Just For Laughs comedy festival: a case study

Now in its 16th year, the Just For Laughs comedy festival held in Montreal is the world’s largest and most renowned showcase for world-class comedy talent.5The festival, with its annual budget of C$16 million, exemplifies a high-profile cultural event that has a Canadian tobacco company as the major sponsor (figure1).6 Rothmans, Benson & Hedges Inc., through its brand Craven A, is the major sponsor of the festival for the fourth consecutive year. The festival, which began in 1983 as a two-night French language comedy show, has developed into a large scale, bilingual event. The festival has been referred to as the “Cannes of Comedy” since industry executives, television producers, managers, agents, and talent scouts attend to discuss the newest trends in comedy and bid on the most promising talent. More than 1000 television, film, and comedy industry representatives attended the 1996 festival, including the casting heads of every major studio and network in Hollywood. In 1997, approximately 550 journalists were accredited with covering the festival. Artists from eleven countries gave over 1300 performances to paying customers. During its 16-year history, performers at the festival have included Rowan Atkinson, Roseanne Barr, George Burns, John Candy, Jim Carrey, Kelsey Grammer, Bob Newhart, Jerry Seinfeld, Lily Tomlin, and Mary Tyler Moore.5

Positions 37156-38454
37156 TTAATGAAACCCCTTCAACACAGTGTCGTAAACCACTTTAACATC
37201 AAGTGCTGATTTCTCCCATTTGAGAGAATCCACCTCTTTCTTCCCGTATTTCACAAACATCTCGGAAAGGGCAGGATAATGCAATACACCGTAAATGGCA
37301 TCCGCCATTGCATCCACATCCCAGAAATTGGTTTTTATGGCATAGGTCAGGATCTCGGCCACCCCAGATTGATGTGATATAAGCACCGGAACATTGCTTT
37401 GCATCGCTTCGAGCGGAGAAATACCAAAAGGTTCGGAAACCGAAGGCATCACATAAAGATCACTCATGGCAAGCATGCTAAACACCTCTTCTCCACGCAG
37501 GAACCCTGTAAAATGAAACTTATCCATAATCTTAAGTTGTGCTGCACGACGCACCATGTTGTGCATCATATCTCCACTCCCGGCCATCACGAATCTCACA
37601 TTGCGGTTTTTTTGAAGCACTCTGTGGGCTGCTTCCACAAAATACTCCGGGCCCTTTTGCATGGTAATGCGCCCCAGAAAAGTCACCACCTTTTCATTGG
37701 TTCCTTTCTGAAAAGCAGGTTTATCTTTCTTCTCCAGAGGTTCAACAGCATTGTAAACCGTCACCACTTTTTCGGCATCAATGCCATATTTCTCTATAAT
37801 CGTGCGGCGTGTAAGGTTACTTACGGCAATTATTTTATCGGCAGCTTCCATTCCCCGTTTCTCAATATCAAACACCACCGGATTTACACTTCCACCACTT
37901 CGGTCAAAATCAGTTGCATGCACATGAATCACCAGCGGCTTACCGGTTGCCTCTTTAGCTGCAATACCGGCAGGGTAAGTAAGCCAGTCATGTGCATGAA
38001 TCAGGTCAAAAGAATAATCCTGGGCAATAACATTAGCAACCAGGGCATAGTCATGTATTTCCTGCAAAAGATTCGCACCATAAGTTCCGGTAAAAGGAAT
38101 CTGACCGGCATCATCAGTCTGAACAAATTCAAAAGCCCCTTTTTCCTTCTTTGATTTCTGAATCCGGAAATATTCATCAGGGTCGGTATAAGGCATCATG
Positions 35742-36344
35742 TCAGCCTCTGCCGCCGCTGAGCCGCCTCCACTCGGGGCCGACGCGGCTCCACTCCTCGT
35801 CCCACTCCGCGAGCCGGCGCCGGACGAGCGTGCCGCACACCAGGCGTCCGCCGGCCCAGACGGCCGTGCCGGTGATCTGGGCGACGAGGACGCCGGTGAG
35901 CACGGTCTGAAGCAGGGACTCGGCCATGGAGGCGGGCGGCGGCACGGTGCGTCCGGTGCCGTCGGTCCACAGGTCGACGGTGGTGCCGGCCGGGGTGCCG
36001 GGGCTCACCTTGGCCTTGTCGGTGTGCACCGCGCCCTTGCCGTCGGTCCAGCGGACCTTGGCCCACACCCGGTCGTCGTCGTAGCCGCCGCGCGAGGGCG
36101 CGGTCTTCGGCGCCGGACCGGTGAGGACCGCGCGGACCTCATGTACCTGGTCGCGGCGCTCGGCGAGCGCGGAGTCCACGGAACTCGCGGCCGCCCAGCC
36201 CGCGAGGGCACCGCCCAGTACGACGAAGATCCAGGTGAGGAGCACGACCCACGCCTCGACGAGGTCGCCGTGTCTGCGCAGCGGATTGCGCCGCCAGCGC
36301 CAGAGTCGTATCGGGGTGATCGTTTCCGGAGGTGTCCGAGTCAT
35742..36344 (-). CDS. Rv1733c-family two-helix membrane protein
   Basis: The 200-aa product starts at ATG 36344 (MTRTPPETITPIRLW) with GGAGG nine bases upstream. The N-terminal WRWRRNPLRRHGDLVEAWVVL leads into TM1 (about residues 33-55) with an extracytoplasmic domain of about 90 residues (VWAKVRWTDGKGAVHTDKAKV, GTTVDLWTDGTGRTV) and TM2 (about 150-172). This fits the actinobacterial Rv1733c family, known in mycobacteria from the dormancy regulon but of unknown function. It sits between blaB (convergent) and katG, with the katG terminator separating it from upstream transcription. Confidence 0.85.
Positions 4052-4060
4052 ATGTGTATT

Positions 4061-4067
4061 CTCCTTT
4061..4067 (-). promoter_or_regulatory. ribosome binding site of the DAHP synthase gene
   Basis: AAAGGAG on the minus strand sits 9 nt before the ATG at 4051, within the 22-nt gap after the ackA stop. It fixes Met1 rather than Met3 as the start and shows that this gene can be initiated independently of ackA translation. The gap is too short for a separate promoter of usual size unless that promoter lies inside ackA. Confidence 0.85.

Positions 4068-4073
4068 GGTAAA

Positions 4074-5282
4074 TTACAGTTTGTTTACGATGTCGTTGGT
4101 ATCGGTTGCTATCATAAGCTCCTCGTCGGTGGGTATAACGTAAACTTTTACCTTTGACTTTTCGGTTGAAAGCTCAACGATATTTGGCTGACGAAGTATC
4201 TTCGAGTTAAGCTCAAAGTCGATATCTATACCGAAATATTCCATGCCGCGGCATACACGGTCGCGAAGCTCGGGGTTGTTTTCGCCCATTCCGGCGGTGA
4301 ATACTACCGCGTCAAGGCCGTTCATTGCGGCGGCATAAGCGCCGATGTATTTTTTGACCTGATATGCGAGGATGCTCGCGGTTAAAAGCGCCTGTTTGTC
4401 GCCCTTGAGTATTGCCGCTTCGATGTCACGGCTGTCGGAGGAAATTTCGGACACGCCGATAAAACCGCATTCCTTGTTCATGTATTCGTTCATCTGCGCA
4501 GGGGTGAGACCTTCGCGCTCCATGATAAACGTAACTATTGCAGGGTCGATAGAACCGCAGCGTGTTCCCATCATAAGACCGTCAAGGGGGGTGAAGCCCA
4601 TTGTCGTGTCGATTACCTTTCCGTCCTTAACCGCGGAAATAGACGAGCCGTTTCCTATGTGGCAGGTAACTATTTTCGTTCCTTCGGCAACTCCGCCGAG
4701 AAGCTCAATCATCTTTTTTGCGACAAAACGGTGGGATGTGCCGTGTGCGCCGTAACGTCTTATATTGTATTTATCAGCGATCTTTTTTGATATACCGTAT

Figure 1

Cigarette package graphics (top) and advertisement graphics in the Just For Laughs comedy festival programme.

The 1998 Just For Laughs festival attracted a record attendance of 1.2 million people, roughly double that from the previous year.7 The star-studded galas for the 1998 event were held at Théâtre St Denis and the festival mascot overlooked the entrance (figure 2).8 During 1995 more than 800 million viewers from 40 countries watched “Just For Laughs” festival highlights on television.9

Figure 2

Théâtre St Denis, Montreal: setting for the star-studded galas.

Most attendees turned up for the 2000 free outdoor shows on St Denis Street, estimated to have drawn more than one million viewers.7 There was no restricted age access for these free outdoor festivities and the audience included many minors and families. Souvenir stands sold items that were appealing to children. The mascot found on the “Craven A Just For Laughs” promotions was represented on furry knapsacks, teeshirts, and postcards that featured comic book/cartoon-like sequences. The furry knapsacks were particularly popular among young children.

Mascots walked around affectionately greeting young children (figure3). One of the “live” walking mascots appeared on nearly all of the “Craven A Just For Laughs” promotions. Although this mascot is red and associated with the name Craven A, it could be argued that it is representative of the festival itself. Indeed, this mascot existed before Craven A became the major sponsor of the event. However, the other mascot is a red “A”, representative of the cigarette brand Craven A.

Figure 3

Craven A mascot playing with young children.